Structures and Mechanisms of ATP-dependent Chromatin Remodeling Machines
Chromatin remodeling motors use the energy of ATP to alter nucleosome positions, conformation and composition and thereby regulate how the genome is packaged and acted on. Yet compared to other essential motors such as myosins and helicases, the biochemical mechanisms of chromatin remodelers are poorly understood, limiting an understanding of how their functions are regulated. Our long-term goal is to understand the mechanisms of chromatin remodeling motors at the level at which kinesin and helicase action is understood, so we can analogously derive insights into their biological roles and regulation. We are asking the following general questions:
1. How do chromatin remodeling motors couple ATP hydrolysis to changes in nucleosome conformation?
2. What are the differences in mechanism between remodelers from different classes?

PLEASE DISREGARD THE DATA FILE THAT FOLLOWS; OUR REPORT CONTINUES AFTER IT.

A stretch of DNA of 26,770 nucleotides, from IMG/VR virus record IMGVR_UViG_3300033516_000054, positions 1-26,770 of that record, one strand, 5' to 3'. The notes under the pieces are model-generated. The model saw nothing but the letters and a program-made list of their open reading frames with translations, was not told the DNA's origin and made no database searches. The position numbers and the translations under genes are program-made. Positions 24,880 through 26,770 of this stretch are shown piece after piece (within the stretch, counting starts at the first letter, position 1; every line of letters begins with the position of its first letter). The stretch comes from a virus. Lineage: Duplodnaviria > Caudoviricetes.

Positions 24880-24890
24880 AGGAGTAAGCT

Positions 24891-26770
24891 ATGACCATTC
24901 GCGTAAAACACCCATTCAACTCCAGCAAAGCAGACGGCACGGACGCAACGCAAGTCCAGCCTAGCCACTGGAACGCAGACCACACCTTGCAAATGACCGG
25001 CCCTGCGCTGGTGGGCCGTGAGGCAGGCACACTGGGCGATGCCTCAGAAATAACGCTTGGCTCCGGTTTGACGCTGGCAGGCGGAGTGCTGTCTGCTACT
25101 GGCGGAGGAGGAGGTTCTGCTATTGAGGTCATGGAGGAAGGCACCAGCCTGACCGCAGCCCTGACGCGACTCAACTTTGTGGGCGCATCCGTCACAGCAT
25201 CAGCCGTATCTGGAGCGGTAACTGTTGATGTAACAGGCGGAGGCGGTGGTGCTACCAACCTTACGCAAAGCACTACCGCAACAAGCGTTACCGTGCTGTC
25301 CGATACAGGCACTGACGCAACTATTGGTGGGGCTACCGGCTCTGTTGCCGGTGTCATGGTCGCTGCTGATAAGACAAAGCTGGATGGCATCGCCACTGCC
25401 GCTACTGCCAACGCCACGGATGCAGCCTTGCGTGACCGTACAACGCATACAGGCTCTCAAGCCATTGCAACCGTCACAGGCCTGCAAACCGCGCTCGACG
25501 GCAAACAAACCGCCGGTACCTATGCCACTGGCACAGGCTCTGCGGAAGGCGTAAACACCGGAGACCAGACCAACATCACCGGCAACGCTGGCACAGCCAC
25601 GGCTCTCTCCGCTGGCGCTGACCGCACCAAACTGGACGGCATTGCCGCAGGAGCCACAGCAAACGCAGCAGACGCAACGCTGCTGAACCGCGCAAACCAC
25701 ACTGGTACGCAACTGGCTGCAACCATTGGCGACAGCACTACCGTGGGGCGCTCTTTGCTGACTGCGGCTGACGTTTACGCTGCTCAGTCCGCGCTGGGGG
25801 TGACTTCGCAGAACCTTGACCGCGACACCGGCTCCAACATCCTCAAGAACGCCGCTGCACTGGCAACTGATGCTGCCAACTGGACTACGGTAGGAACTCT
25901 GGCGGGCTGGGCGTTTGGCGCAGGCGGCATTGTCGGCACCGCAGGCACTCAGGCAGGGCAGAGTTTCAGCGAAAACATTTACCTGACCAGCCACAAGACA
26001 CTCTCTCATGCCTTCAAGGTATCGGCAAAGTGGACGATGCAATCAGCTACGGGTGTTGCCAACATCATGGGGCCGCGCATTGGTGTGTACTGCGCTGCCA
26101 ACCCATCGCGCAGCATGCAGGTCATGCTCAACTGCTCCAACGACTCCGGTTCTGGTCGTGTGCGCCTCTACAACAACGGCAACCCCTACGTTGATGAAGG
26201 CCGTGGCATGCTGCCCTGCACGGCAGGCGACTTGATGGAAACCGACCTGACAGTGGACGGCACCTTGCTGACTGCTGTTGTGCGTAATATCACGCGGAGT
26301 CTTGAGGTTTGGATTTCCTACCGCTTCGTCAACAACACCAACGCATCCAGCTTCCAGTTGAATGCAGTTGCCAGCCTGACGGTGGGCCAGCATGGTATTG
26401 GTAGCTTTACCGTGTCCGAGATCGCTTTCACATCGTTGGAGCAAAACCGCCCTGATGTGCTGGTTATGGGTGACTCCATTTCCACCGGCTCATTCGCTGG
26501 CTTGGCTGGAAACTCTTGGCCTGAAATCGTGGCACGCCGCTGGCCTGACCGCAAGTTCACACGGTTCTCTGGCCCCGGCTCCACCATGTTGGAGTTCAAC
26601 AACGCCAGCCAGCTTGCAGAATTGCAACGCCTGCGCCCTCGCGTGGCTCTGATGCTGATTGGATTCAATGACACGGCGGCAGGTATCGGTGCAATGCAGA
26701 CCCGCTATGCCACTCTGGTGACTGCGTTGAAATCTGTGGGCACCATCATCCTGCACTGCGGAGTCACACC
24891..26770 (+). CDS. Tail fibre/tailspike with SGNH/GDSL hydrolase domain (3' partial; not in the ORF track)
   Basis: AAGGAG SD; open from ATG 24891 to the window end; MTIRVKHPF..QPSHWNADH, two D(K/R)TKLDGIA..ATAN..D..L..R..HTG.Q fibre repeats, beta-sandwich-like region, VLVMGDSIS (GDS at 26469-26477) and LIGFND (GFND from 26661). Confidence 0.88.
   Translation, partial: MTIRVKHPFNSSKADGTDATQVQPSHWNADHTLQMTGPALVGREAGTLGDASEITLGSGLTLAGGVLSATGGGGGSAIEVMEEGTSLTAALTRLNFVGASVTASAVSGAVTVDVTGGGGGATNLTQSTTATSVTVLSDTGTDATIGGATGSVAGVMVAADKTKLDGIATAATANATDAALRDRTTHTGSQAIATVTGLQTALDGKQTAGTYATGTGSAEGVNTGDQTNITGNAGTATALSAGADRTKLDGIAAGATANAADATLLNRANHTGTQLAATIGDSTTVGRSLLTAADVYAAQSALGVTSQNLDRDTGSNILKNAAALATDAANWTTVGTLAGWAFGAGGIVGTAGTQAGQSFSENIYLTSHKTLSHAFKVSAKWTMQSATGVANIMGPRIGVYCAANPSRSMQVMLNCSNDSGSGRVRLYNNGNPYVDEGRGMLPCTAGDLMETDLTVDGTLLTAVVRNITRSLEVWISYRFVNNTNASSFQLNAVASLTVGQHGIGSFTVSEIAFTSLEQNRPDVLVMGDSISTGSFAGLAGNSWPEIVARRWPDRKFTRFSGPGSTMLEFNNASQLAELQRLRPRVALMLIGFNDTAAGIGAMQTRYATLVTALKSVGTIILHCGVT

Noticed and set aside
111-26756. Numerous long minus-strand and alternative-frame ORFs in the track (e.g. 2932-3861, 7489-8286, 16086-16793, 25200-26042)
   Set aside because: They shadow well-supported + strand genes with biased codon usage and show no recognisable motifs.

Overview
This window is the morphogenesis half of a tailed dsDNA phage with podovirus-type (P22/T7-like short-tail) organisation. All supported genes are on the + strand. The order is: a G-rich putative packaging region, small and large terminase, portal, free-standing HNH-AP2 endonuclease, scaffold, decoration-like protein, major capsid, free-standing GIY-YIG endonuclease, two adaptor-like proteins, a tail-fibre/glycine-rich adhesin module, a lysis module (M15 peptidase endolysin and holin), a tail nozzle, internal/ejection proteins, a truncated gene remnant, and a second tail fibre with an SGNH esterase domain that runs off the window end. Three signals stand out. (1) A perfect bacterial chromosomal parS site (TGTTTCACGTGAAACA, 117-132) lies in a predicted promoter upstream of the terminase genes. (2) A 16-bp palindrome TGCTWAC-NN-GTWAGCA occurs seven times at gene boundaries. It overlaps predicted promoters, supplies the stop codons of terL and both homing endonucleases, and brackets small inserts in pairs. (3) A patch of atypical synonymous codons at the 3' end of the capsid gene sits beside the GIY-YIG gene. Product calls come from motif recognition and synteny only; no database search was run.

We are comparing and contrasting three classes of chromatin remodelers, the ISWI class, the SWI/SNF class and the INO80 class. These three classes share an evolutionarily related ATPase core but carry out different transformations of chromatin. SWI/SNF complexes generate a distribution of nucleosomal states, which contain nucleosomes with altered positions, altered composition and altered DNA path. These products are thought to enable efficient exposure of short regions of DNA for localized binding of activators or repressors. By contrast, ISWI complexes, slide nucleosomes without disassembling the histone octamer. The nucleosome sliding property of ISWI complexes such as ACF is thought to be important for generating the appropriate chromatin architecture for promoting chromatin compaction and gene silencing. INO80 complexes. At a superficial level the INO80 remodeling complex carries out a similar reaction as the ACF complex, namely sliding nucleosomes. However, the mechanism of INO80 differs substantially from ACF as do its biological functions, which entail regulation of transcription and DNA repair.